The EU (and so the UK !) are bound by certain established 'Consumer' and 'Customer/User' rules; For instance if you buy something from Halfords is it then somehow acceptable for them to pass the details of that transaction to other organisations ? Of course not (depending on any Ts&Cs you may may have signed....) but, for a variety of reasons, many Consumer's don't view the Digital World from the same points of Personal Privacy......

Similarly if your use a US-based e-mail platform is it right that they own the content... on the basis that you don't actually pay for it ? This is also the future, paying for our privacy too......

Member
Joined: Dec 30 2015
Posts: 1249

Hate to say it Gordon but GDPR applies to any personal information processed outside home use (Christmas card lists, personal social media, household gadgets etc)

Being non-profit doesn't create an exemption.

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Joined: Dec 30 2015
Posts: 2979

Whether it applies or not it is how the data is used that is important not that it is there. Anyone that registers here gives their personal details freely and provided Gordon doesn't decide to sell those details on to someone else, there isn't a problem If you choose to publish what could be considered personal information (birthday, etc) then that is immediately placed in the public domain. So is no longer considered personal but public. What isn't allowed is something I need to take up with another owners club I'm involved in. They send out a newsletter by email but looking at the To list, it shows every email address for all 200 odd recipients. That email address has been given in order that the club can contact them, not to publish it to everyone else who may then use it for other purposes. The advice we got at work under those circumstances is to send an email to yourself and put the other recipients in the Bcc list.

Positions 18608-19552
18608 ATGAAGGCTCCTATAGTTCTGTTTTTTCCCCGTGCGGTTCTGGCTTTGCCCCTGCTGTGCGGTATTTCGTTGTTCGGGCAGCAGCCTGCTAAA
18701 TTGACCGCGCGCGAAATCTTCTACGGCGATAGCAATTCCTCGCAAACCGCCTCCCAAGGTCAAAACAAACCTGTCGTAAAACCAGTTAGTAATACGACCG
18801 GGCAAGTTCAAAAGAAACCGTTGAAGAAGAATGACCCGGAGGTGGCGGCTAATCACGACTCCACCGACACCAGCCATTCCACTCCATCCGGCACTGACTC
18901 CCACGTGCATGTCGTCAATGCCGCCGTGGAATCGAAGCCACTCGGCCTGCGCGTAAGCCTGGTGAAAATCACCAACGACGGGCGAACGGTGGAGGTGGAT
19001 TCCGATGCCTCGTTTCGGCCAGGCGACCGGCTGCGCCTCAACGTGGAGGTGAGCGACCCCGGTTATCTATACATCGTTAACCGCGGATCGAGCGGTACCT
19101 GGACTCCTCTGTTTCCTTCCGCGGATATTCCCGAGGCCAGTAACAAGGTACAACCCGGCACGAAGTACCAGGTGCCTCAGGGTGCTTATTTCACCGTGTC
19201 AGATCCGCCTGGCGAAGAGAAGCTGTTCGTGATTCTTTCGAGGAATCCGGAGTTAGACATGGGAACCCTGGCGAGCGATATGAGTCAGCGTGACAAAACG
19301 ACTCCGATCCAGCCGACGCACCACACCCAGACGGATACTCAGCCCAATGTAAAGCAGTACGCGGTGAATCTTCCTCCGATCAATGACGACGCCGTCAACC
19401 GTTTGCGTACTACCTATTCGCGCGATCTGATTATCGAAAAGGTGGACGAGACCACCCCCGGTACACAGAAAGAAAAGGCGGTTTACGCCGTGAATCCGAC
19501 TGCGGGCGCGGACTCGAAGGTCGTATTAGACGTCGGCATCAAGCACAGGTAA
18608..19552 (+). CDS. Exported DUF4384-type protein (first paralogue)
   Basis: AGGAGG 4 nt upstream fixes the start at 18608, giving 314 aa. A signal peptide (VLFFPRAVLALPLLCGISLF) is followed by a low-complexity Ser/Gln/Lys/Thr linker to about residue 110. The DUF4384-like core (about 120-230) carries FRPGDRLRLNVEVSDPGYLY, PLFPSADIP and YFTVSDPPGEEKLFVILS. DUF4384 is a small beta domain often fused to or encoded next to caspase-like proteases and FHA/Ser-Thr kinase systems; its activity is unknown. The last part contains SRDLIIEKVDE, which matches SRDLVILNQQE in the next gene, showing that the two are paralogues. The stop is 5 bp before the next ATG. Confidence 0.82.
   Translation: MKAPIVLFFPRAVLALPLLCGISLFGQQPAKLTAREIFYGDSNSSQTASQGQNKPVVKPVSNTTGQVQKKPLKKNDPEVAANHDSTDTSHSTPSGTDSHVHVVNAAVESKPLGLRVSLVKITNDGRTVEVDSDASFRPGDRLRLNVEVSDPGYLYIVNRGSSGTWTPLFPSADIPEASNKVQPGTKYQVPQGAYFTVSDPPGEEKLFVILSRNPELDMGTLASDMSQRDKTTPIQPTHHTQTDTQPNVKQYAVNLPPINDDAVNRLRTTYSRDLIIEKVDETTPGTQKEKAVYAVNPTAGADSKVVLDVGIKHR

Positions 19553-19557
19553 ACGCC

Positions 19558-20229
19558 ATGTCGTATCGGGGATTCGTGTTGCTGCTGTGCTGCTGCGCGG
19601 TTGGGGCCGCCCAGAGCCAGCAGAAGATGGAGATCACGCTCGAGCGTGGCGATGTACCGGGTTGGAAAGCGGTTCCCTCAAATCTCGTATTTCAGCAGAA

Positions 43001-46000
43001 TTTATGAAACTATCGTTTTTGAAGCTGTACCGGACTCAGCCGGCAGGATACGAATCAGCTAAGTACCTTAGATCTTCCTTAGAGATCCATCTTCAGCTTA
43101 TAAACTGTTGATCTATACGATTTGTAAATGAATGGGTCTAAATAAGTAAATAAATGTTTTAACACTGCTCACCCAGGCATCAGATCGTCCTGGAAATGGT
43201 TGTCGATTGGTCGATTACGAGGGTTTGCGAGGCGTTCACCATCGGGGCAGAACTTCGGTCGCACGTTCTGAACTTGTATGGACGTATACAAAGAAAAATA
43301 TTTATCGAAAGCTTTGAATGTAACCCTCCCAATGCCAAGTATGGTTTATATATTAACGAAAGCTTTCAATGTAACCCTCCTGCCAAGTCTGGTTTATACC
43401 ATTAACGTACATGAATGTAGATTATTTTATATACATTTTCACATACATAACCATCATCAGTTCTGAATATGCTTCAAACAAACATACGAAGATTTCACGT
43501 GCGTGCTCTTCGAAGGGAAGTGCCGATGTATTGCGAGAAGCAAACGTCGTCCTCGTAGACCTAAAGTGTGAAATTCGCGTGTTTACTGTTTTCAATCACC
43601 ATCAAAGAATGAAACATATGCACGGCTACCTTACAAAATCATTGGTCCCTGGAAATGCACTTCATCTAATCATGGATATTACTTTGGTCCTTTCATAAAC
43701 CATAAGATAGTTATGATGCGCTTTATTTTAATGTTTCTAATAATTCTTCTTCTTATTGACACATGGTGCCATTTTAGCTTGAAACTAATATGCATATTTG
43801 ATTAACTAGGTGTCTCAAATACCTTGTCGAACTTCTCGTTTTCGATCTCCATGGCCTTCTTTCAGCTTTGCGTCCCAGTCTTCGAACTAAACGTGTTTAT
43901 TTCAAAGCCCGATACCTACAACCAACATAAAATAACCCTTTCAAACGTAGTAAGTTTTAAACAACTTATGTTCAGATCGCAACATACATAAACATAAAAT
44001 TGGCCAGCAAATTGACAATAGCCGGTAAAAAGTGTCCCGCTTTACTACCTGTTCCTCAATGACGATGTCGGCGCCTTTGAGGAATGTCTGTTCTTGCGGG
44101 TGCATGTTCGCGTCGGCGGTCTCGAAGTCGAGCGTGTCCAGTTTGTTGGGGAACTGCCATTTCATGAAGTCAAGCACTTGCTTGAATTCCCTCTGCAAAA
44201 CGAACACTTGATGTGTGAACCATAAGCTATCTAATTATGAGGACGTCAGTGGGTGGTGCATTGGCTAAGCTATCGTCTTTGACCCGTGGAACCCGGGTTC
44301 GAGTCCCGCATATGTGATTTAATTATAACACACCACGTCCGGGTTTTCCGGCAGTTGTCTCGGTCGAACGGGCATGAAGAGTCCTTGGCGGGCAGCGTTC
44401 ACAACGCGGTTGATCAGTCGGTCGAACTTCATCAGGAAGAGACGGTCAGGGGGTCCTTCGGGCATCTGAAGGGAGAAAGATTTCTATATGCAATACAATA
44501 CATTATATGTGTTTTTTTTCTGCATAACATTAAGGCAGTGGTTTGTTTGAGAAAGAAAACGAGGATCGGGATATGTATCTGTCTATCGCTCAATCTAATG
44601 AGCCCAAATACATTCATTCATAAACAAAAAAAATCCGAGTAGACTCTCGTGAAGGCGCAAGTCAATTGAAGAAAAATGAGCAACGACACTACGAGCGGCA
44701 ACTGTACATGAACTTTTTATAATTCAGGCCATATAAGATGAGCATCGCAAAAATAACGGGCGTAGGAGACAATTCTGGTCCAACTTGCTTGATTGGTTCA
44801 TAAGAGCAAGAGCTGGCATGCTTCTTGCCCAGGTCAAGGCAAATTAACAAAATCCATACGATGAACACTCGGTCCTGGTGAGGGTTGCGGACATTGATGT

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Joined: Dec 30 2015
Posts: 1249

Even if I choose to publish my birthday on the face of the moon, it remains personal data. No-one else has the right to publish that data unless they are able to prove a lawful basis for doing so.

To be clear, I have no objection to the way Gordon runs this site. I just pointed out that GDPR applies here in case he ends up in a tangle in the future.

On the CC'd email point, assuming that you have not consented to your email address being shared with other members of the list, that's a textbook case of a data breach. This means that the data processor has not taken sufficient care to ensure the correct technical and organisational procedures are in place to guarantee data security under the 7th principle of GDPR and arguably they've failed to uphold the first principle (fair and lawful processing) as well. Go gettum :)

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Joined: Sep 02 2016
Posts: 264

Probably a bit of a Moot/Moon point Morat if you (willingly and willfully) wrote it big enough to read from Earth....!

Meanwhile back down here as I hope I had originally indicated the whole EU GDPR initiative was primarily predicated on a number of various US giants who assume our data is theirs (to do with as they wish and where they wish) of course.

PS: Whilst you are up there can you get me some 50th-Anniversary Moon-rocks please ?

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Joined: Dec 30 2015
Posts: 1249

GDPR certainly is designed to stop the likes of FarceCrook, Sploogle, Crapple et al from spreading our personal data around the globe but it's also aimed at everyone else from the public sector to "marketing database" sales types.

I think it is well inentioned but when bureaucrats start planning perfection, the best you can hope for is Milton Keynes :(

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Joined: Dec 30 2015
Posts: 2979

As I was once told by a lawyer, laws are drafted and worded by lawyers in such a way that other lawyers can then earn a fortune arguing over the precise meaning of them......

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Joined: Dec 30 2015
Posts: 1249

Well I bet he was soon thrown out of the Magic Circle!! :)